The pursuit of justice does not always end with the verdict of a judge or jury. Along with the right to a speedy, public trial, we have the right to challenge an unfavorable verdict, to appeal our case to higher courts. But whether they affect us byMoreThe pursuit of justice does not always end with the verdict of a judge or jury.
Along with the right to a speedy, public trial, we have the right to challenge an unfavorable verdict, to appeal our case to higher courts. But whether they affect us by deciding our own case or, more likely, by ruling on a wide range of societal issues, neither the United States Courts of Appeal nor the state appellate courts are well understood. In this book, Senior Judge Frank M. Coffin, bringing over twenty-five years of experience serving the First Circuit Court of Appeals, takes all of us, citizens and attorneys, judges and journalists, inside the appellate courtrooms as well as behind the scenes into the judges chambers.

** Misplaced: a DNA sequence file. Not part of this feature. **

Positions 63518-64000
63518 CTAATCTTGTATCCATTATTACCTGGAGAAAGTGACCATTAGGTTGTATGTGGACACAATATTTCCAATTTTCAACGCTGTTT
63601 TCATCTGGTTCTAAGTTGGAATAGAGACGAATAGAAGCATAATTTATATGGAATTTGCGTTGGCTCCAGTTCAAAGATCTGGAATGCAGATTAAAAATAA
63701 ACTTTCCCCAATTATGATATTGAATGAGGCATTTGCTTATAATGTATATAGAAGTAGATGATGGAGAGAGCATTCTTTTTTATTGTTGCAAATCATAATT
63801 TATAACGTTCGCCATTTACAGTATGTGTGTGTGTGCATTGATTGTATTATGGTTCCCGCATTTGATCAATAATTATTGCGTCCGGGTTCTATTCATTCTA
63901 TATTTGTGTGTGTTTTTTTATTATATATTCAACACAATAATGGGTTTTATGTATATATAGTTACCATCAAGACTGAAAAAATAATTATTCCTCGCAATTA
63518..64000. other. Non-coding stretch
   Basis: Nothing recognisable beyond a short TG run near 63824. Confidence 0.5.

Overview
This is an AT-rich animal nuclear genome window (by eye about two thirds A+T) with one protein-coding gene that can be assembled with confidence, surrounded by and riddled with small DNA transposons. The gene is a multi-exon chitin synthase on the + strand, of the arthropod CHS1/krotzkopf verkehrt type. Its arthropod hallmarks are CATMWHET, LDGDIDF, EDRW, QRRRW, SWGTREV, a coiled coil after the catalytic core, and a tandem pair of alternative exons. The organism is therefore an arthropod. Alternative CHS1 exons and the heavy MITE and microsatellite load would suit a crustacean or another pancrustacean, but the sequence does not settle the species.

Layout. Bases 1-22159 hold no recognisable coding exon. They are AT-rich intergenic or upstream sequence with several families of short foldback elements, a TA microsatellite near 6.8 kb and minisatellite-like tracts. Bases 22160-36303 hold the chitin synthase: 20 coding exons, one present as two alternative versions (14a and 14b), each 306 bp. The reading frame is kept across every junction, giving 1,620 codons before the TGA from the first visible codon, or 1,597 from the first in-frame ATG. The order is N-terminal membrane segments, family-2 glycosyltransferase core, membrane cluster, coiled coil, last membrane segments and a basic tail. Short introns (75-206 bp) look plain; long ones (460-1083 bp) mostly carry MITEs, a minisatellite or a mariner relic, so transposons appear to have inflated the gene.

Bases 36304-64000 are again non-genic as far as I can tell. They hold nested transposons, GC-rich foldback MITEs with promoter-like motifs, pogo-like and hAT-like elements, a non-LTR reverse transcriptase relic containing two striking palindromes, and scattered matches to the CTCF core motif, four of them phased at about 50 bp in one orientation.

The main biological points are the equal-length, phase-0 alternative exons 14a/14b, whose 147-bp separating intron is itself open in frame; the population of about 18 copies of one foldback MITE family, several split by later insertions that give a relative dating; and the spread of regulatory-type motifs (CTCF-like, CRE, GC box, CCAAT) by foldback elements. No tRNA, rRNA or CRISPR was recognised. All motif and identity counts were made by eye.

We see the wide range of appellate cases - from environmental, governmental, and criminal to cases testing the rights of handicapped persons, employees, prisoners, and others. We see how attorneys argue these cases - why some are successful, like the late legendary attorney Edward Bennett Williams, and how some lose, sometimes irreparably damaging their clients appeals by committing basic yet avoidable errors.
We are treated to an insiders rare view of the private work of judges - how they approach the practical task of reading the many pages of briefs, what they look for in attorneys oral arguments, their interactions with law clerks, and the collegial dynamics of the all-important decision-making process with fellow judges.
We see their minds in action as they write opinions that often open new legal approaches required by our modern and technological world. With much common sense, practical advice, and wit, Judge Coffin sizes up our unique court system as a major, and nowwell-portrayed, source of second-change justice for us as individuals and as a society.